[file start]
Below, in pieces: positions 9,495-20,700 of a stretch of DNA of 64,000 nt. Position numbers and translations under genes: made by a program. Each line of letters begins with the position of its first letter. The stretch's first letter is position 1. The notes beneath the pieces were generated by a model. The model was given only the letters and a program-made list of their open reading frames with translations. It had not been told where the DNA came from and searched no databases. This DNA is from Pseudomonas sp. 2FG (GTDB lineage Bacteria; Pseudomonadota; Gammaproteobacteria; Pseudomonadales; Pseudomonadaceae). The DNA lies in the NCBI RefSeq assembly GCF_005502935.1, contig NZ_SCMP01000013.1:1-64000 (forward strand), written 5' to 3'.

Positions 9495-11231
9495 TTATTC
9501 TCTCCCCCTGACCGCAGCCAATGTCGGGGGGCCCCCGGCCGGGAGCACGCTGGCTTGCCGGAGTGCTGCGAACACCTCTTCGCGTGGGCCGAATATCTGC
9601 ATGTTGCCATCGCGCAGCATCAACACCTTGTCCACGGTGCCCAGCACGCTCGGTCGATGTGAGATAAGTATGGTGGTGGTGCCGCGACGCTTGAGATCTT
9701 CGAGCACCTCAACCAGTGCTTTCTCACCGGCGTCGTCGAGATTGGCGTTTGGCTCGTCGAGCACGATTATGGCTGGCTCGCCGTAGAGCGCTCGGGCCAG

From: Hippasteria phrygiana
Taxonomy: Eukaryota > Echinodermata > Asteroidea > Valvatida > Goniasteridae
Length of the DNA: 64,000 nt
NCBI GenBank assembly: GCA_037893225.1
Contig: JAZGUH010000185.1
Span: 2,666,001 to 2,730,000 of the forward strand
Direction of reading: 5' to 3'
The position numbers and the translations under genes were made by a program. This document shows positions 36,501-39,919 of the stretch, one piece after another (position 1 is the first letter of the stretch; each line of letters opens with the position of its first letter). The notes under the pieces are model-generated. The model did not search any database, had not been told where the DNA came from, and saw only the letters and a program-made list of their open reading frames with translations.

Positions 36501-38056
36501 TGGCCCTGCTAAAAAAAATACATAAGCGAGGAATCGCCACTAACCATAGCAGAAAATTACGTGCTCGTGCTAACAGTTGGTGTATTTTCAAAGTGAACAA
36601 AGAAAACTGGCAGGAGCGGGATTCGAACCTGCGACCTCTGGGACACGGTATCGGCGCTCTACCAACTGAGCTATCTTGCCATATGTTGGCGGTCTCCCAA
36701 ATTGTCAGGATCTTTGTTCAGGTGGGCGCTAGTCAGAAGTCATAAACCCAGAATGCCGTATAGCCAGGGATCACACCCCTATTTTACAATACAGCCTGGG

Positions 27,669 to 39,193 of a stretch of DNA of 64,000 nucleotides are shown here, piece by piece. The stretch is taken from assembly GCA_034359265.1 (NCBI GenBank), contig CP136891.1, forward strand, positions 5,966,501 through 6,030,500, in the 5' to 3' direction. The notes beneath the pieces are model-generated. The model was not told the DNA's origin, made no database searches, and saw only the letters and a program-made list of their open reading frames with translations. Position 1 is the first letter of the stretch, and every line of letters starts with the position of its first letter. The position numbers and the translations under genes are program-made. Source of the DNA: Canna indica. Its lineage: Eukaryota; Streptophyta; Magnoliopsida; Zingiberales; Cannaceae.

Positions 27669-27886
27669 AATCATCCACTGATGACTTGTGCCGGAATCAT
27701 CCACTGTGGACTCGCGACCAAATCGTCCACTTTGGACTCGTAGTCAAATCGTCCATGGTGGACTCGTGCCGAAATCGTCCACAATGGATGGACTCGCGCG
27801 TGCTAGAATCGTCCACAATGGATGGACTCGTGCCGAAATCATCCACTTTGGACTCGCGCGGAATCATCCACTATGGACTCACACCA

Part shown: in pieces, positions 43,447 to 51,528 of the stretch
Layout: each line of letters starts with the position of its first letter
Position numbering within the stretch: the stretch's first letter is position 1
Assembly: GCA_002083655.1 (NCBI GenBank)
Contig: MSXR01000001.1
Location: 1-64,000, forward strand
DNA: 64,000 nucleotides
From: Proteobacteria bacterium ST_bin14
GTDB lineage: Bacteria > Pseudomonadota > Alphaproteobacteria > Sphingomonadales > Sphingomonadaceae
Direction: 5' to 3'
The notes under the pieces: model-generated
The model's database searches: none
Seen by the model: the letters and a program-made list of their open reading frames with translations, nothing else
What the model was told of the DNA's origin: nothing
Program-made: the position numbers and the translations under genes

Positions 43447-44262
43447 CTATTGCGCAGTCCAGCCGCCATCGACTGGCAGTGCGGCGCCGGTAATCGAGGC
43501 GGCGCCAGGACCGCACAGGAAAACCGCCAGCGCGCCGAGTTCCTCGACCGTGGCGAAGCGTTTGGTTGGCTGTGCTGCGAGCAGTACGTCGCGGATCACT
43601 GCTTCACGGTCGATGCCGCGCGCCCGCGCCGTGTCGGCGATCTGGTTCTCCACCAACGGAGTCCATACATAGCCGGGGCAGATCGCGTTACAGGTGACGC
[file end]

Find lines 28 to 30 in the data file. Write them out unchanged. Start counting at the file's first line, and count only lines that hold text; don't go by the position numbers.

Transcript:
Contig: MSXR01000001.1
Location: 1-64,000, forward strand
DNA: 64,000 nucleotides